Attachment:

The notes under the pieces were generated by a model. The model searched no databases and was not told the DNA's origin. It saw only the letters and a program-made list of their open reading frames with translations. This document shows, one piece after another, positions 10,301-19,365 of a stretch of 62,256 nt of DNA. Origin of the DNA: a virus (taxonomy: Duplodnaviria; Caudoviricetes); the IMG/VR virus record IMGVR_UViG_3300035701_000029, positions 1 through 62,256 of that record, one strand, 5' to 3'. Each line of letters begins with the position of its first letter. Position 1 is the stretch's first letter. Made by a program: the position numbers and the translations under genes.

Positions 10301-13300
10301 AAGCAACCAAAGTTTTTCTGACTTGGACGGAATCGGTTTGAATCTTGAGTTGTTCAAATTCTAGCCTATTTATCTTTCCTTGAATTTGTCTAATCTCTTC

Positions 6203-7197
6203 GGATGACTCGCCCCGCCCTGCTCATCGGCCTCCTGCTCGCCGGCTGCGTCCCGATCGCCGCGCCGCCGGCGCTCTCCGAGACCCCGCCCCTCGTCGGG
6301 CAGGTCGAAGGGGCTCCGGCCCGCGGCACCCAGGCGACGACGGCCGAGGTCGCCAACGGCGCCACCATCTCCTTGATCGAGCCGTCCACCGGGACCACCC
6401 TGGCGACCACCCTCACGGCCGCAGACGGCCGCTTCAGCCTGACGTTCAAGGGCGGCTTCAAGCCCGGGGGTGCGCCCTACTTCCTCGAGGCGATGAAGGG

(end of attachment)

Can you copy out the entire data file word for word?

The notes under the pieces were generated by a model. The model searched no databases and was not told the DNA's origin. It saw only the letters and a program-made list of their open reading frames with translations. This document shows, one piece after another, positions 10,301-19,365 of a stretch of 62,256 nt of DNA. Origin of the DNA: a virus (taxonomy: Duplodnaviria; Caudoviricetes); the IMG/VR virus record IMGVR_UViG_3300035701_000029, positions 1 through 62,256 of that record, one strand, 5' to 3'. Each line of letters begins with the position of its first letter. Position 1 is the stretch's first letter. Made by a program: the position numbers and the translations under genes.

Positions 10301-13300
10301 AAGCAACCAAAGTTTTTCTGACTTGGACGGAATCGGTTTGAATCTTGAGTTGTTCAAATTCTAGCCTATTTATCTTTCCTTGAATTTGTCTAATCTCTTC

Positions 6203-7197
6203 GGATGACTCGCCCCGCCCTGCTCATCGGCCTCCTGCTCGCCGGCTGCGTCCCGATCGCCGCGCCGCCGGCGCTCTCCGAGACCCCGCCCCTCGTCGGG
6301 CAGGTCGAAGGGGCTCCGGCCCGCGGCACCCAGGCGACGACGGCCGAGGTCGCCAACGGCGCCACCATCTCCTTGATCGAGCCGTCCACCGGGACCACCC
6401 TGGCGACCACCCTCACGGCCGCAGACGGCCGCTTCAGCCTGACGTTCAAGGGCGGCTTCAAGCCCGGGGGTGCGCCCTACTTCCTCGAGGCGATGAAGGG